New Technology Aims to Help Seniors Stay at Home

New Technology Aims to Help Seniors Stay at Home

Studies have shown that many elderly individuals want to stay in their homes as they age, but unfortunately some of them are unable to do so due to medical problems. In an effort to combat this, University of Missouri, Columbia researchers created software that is designed to remotely monitor the health of elderly people, so they can be cared for without having to leave their residences.

The developers have used this motion-sensing technology for years at TigerPlace, an eldercare facility in Columbia. Now they have received a grant to further develop the software at a facility in Cedar Falls, Iowa, to see if it can be used for home care patients.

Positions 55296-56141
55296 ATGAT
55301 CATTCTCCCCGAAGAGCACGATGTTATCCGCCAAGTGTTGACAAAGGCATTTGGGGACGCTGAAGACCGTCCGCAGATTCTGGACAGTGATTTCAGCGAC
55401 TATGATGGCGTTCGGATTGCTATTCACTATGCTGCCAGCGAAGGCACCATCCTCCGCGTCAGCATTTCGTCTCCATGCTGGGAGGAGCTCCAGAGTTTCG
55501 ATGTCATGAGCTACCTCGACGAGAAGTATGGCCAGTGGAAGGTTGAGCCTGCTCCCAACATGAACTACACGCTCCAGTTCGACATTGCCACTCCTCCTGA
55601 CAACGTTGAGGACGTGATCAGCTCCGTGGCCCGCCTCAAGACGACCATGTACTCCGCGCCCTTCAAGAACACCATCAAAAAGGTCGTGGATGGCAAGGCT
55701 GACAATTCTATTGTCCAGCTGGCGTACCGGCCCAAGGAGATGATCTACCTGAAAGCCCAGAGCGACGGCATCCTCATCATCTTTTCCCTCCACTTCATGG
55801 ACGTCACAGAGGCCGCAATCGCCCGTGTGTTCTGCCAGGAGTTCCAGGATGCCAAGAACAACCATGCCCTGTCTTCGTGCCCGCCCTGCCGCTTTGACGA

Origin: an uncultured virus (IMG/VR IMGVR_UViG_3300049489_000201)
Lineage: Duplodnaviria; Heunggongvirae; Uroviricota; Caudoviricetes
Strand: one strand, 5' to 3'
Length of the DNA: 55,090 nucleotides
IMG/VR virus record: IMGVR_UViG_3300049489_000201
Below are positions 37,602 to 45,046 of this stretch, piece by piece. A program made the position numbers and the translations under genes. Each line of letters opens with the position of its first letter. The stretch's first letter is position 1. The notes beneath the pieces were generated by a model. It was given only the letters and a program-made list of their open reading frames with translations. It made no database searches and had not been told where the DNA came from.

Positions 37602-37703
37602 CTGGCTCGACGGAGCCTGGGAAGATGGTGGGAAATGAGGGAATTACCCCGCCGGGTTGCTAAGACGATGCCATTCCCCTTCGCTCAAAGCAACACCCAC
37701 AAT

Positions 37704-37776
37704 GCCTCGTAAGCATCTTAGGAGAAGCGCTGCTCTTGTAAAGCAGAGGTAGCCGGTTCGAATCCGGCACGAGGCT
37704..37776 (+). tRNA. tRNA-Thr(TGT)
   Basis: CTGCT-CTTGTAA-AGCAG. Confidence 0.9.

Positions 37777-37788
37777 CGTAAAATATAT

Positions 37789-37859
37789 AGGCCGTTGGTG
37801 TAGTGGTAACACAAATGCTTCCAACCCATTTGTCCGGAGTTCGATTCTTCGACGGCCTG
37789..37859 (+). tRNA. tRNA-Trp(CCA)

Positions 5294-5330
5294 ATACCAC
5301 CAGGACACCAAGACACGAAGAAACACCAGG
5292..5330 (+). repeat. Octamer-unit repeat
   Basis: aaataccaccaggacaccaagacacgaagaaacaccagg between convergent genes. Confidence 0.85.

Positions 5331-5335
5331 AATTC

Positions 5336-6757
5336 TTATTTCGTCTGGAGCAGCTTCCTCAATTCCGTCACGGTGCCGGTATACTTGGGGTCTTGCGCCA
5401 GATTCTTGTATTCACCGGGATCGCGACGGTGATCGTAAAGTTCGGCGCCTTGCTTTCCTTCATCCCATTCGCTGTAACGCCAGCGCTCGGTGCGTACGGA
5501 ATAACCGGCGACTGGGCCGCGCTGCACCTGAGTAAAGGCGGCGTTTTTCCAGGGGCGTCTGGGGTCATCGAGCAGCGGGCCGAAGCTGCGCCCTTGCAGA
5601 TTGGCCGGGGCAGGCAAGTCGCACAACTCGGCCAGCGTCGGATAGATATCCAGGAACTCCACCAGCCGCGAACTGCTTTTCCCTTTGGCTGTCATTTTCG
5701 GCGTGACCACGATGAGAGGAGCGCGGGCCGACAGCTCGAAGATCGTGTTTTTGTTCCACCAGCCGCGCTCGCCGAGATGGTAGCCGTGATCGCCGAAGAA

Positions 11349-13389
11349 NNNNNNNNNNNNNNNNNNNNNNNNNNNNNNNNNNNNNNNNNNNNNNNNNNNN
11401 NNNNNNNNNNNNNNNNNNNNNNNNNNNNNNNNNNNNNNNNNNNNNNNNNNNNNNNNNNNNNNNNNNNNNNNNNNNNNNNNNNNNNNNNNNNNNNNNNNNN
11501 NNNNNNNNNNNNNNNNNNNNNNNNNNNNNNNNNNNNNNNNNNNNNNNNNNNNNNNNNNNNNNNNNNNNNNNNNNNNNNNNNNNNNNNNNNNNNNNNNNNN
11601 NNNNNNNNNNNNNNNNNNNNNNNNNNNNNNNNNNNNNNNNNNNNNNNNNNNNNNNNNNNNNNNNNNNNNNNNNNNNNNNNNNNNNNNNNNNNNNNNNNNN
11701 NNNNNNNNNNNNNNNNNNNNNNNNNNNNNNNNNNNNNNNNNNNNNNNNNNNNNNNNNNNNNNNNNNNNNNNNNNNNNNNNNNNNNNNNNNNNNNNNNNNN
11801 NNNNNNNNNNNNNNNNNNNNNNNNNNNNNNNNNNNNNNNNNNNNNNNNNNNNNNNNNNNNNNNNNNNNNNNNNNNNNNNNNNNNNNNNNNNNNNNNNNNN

“Using what we’re already doing at TigerPlace and deploying it at the facility in Cedar Falls will allow us to further test the concept of remote health care,” said researcher Marilyn Rantz. “Monitoring individuals with in-home sensors allows us to unobtrusively monitor their health changes based on their individual activity patterns and baseline health conditions.”

The sensors track an elderly individual’s movements, and alert healthcare providers to when there appears to be a small problem, such as a fall, before their is a larger issue.

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